In 2013, a few years after my college graduation, I decided to take a road trip around the continental US.
It was a bit sporadic — only a week after I had come back from a trip to Costa Rica — and I didn’t really have a plan.
I simply packed up a week's worth of clothes, plenty of water and granola bars, and went on my way…
Little did I know, this decision to jump in my Tonka toy of a Toyota Scion and live out of my car for the next 3 months would be one of the most enlightening and important decisions of my life…
The trip began in my home town of New Jersey and followed a loop around the entire continental US.
When I began my journey I really had no plan — seriously zero plan — of where to stop, where to visit, where to sleep.
I joked that it was voluntarily homelessness…
And it couldn’t have felt any better…
With my lack of planning — it was only natural that I gravitated towards the National Parks.
While urban and suburban environments can make you anxious and depressed while you’re searching for something deeper in your life, the National Parks are a place to give you direction and calm your mind.
They bring you back to what you intrinsically know deep down is the true essence of life — being an animal on this beautiful planet we call home.
Over the years, these are the places I’ve felt inclined to go back to whenever I’ve felt modern-day society has detached me from reality.
The reality your parents, boss, or friends tell you — you must come back to when talking about work, health insurance, marriage, or other must-do’s on the human track.
To me — the reality the National Parks show you is the true reality.
It’s both the beauty as well as the harshness of nature — and it makes you feel the undeniable connectedness we share with every single thing that exists on this planet.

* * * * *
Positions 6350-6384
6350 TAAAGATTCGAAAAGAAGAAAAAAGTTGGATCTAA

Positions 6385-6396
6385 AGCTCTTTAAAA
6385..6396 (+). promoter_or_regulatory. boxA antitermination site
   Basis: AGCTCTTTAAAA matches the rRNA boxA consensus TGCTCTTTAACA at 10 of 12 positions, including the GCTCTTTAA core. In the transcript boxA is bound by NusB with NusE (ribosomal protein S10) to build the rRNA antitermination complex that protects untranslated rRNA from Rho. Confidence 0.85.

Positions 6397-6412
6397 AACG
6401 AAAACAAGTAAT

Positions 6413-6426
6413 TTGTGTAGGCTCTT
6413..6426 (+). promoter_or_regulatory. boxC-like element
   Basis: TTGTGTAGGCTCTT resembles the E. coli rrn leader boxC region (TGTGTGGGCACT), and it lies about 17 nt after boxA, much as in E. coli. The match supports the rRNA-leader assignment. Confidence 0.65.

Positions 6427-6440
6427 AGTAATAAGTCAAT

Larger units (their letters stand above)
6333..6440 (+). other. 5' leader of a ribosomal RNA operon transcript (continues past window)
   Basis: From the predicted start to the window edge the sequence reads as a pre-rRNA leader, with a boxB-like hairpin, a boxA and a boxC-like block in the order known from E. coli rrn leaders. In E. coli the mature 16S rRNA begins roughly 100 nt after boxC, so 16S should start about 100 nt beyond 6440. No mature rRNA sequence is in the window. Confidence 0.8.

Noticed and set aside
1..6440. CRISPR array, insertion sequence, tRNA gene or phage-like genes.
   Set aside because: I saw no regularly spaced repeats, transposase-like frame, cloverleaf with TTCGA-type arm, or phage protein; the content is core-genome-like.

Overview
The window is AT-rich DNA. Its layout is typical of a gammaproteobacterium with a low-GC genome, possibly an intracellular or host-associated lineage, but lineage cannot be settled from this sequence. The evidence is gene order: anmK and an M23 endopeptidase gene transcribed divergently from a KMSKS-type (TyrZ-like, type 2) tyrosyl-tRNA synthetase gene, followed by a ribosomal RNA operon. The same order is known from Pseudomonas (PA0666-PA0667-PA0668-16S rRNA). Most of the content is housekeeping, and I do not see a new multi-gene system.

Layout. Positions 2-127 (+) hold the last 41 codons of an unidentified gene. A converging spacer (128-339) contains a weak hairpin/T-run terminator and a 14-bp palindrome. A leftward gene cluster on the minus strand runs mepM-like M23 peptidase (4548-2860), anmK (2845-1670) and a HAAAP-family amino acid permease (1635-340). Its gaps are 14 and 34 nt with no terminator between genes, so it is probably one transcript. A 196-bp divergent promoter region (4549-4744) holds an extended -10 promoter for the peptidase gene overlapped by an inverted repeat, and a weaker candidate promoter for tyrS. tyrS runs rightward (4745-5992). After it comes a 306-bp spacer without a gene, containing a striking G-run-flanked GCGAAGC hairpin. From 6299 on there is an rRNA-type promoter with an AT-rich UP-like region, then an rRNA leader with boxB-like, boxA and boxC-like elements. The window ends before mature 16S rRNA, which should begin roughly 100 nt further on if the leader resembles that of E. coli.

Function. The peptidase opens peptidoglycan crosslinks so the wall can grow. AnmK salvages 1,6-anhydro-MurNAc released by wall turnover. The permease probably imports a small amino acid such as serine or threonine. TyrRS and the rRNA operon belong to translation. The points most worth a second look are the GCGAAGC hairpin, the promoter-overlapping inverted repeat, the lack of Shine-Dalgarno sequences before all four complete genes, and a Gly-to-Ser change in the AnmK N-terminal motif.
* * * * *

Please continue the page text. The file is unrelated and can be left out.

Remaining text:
Once again — as if you’ve always known — the parks show you how precious the present moment is and make you appreciate the green grass, the swaying of the trees, and every breath of fresh air.
Something that seems to have gotten lost in the fast-paced environment of daily American life…
Anxiety is at record highs in the US, we’re one of the most obese countries in the world, and political discourse has seemingly polarized the entire country to the point where it seems like we’re battling each other instead of working together.
There’s obviously no single ‘cure-all’ for any of these issues, but on a day such as the National Park Service Anniversary, it’s a good time to reflect on why and how these parks began and what benefit they provide for our country.
I recently stumbled upon Ken Burns amazing documentary on the National Parks — The National Parks — America’s Best Idea (highly suggest you watch it). The series tells the story of the men and women who upheld the truest of American ideals and helped preserve the most beautiful places in our country.
At a time when National Parks didn’t exist — these humans saw the need to preserve these places — owned by the entirety of the people.
Democracy in it’s best form.
So I think it’s more important than ever for us to take the time on this special day to appreciate our parks, remember our ideals, and most of all…
To get out and visit these places!
They’re the most beautiful places on Planet Earth — and as Americans, we own and share them together!